Earlier this year, through an EarlyLearn RFP process, 14 daycare providers across New York City found out they would not receive a financial award for the 2016 fiscal year from the Administration for Children’s Services– money that provides critical academic programs and services to young children– because they did not outperform the providers selected by the Administration.

At least six of those 14 centers are in Brooklyn neighborhoods, including the Emmanual Day Center in Fort Greene, the John F. Kennedy Early Childhood Development Center in East New York, and the Young Minds Day Care Center in Clinton Hill. However, all of the centers serve the children of parents across all of the neighborhoods of Central Brooklyn.

In response, City Councilmembers Laurie A. Cumbo and Robert Cornegy, joined by other elected officials and parents in districts affected by the cuts rallied on the steps of City Hall Thursday afternoon to urge the Administration for Children’s Services to restore funding.

“Stability and a high-quality education are crucial in the intellectual and social development of our children,” said  Cumbo, who is also chair of the Committee on Women’s Issues. “The closure of our daycare centers would be detrimental to our community and places an undue burden on working families. Our youngest scholars deserve a fair opportunity to learn and excel, not a game of musical chairs with the redistribution of slots.”

“For more than 30 years, the Young Minds Day Care Center has proudly served the families of Fort Greene, Clinton Hill, and Bedford-Stuyvesant,” said Claudette Macey, executive director, Fort Greene Council, Inc.Given our successful track record, the closure of this Center would be a devastating loss for more than 100 families who deserve universal Pre-K, childcare services, and after-school programming within their communities.”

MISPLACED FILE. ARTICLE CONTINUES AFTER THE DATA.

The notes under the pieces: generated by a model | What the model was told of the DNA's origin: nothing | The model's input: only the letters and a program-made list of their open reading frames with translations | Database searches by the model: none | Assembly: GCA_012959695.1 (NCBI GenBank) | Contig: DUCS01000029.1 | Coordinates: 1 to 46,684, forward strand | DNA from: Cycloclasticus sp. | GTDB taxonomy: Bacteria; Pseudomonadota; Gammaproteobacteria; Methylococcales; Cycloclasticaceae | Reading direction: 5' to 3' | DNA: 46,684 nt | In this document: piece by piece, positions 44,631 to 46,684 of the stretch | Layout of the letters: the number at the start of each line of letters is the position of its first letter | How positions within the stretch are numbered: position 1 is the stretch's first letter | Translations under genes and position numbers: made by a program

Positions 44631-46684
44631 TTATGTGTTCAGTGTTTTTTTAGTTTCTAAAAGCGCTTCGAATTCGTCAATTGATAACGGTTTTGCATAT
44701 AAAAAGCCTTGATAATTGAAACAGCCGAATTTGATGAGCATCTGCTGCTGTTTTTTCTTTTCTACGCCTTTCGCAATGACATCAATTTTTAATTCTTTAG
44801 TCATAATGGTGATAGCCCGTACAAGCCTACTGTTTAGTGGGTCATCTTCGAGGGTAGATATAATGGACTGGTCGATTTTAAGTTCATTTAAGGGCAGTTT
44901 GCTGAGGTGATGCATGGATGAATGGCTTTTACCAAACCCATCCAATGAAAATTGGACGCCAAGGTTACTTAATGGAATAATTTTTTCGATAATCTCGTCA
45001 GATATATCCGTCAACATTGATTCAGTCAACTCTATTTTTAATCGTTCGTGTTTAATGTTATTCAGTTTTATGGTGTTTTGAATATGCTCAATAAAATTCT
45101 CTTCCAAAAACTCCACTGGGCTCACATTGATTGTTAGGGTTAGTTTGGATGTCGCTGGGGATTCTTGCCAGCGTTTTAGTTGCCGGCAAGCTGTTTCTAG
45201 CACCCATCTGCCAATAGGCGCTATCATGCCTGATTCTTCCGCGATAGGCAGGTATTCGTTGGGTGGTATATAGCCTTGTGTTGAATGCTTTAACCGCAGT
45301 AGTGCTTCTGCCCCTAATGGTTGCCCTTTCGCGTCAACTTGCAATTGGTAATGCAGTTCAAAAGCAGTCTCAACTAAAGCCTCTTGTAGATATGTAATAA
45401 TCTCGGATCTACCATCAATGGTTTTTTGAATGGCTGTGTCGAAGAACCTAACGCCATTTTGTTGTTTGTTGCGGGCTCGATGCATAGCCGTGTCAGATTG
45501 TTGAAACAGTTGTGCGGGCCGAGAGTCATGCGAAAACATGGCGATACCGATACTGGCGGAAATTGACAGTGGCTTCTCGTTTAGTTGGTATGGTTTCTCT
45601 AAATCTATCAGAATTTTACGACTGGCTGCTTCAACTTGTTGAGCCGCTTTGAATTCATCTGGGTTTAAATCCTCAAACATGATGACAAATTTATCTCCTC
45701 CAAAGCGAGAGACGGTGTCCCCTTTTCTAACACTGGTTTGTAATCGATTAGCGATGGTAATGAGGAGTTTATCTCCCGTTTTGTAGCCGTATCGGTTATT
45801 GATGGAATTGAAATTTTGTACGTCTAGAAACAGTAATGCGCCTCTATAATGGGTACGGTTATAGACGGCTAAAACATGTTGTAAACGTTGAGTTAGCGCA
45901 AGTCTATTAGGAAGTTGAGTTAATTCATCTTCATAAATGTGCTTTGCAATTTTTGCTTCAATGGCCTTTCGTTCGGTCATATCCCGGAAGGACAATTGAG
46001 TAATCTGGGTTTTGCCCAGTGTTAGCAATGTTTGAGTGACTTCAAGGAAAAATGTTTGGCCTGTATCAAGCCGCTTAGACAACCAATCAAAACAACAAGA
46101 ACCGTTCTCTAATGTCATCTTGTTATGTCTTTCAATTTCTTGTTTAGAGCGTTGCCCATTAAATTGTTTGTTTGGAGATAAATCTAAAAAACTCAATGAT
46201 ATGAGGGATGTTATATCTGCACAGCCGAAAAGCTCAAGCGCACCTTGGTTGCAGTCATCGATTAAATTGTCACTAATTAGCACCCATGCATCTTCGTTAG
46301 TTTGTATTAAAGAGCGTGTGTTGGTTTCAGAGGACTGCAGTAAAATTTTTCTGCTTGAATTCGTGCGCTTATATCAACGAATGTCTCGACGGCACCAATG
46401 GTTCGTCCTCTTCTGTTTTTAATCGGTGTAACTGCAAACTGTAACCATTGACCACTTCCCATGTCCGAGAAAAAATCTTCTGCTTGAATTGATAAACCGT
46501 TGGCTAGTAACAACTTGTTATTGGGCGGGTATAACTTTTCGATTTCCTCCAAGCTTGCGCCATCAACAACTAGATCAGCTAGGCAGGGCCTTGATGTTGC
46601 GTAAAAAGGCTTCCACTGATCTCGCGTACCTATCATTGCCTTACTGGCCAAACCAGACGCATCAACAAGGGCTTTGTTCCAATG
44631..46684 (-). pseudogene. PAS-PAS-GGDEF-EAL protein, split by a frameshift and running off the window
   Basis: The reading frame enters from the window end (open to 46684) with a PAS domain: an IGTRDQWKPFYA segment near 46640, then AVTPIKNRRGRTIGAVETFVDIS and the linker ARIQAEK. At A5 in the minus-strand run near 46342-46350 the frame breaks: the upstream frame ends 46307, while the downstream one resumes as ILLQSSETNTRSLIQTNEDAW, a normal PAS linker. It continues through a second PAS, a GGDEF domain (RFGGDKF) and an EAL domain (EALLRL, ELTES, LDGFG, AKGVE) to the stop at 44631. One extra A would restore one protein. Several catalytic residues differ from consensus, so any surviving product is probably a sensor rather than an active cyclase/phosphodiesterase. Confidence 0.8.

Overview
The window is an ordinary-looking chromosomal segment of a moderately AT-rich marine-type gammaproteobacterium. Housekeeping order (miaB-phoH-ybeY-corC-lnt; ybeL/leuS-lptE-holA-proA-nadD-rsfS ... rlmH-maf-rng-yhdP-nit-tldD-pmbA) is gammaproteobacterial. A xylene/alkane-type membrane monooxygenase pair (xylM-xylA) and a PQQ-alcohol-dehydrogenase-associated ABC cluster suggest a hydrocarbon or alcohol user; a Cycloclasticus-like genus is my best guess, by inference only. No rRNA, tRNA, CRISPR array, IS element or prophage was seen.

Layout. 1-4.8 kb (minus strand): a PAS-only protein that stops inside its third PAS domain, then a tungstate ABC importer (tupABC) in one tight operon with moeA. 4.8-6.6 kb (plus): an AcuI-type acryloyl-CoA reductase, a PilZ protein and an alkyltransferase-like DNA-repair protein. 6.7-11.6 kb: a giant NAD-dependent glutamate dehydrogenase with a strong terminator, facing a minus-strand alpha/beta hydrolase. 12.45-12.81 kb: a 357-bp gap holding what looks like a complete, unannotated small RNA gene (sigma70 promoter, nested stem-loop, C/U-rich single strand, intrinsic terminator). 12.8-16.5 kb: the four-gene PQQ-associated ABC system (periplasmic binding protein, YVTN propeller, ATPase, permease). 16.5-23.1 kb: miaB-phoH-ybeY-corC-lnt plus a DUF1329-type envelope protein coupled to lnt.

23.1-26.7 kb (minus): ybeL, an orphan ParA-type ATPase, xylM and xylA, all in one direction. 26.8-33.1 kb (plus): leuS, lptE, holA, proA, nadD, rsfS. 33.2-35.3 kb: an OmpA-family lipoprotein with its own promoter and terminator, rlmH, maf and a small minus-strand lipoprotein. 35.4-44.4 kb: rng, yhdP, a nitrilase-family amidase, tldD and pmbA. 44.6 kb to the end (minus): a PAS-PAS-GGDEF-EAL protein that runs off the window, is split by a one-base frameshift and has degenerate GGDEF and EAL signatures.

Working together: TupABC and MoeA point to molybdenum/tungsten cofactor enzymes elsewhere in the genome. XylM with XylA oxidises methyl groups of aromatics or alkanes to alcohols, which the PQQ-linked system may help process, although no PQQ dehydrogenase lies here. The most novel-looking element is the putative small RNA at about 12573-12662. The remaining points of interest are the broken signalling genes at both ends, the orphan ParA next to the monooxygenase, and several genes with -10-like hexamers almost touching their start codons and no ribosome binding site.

In addition to the Young Minds Day Care Center, the Pine Street Day Care Center, the Tremont Crotona Day Care Center, the Mary Walton Children’s Center, the Audrey Johnson Day Care Center, the Williamsbridge Day Care, the Nasry Michelin Day Care Center, the Pamela C. Torres Day Care Center, Children’s Growing Place, Small World Day Care, Afro-American Parents Day Care Center, Colony South Brooklyn Houses, Inc. were among the child care providers whose contracts were not renewed for the upcoming academic year.

“Low-income parents in New York City are worried about making the rent. They’re worried about what the summer months will bring for the safety of their children and communities. They’re juggling all of these worries, and work and child-rearing,” said Cornegy, who is chair of the Committee on Small Business. “It’s stressful and I’m unhappy that the city’s management of its childcare contracts is adding to their stress.”

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  1. These providers should not receive funding as a default because they serve poor communities. The decision to fund them should be based on their ability to articulate a plan to provide safe quality learning and development experience for children. If they were unable to meet this measure, they should not get any taxpayer money. Instead of protesting, our elected officials can spend their time and resources reviewing the applications of those providers that were rejected for funding and provide them with technical assistance to help them improve their plan for providing quality service to our children. Everything is not a nail and we should use more tools than hammers!

  2. Re: Black Bishop’s comment–
    Agreed. However, I would like to propose another perspective. As a teacher for 20+ years and an early childhood educator, I know, for a fact, that a significant number of criteria that need to be met in order to receive such funding, accreditation, etc. can ONLY be met WITH funds and the “exercises” government makes these centers go through don’t often measure competency and safety, but rather fiscal stability. It’s often a Catch 22, where the centers that have the greatest need for funding are the very ones that are being disqualified from funding. Instead, let’s take a closer look at how we can cut back on over-regulating and narrow down to the basics of good and safe childcare for our neighborhoods.

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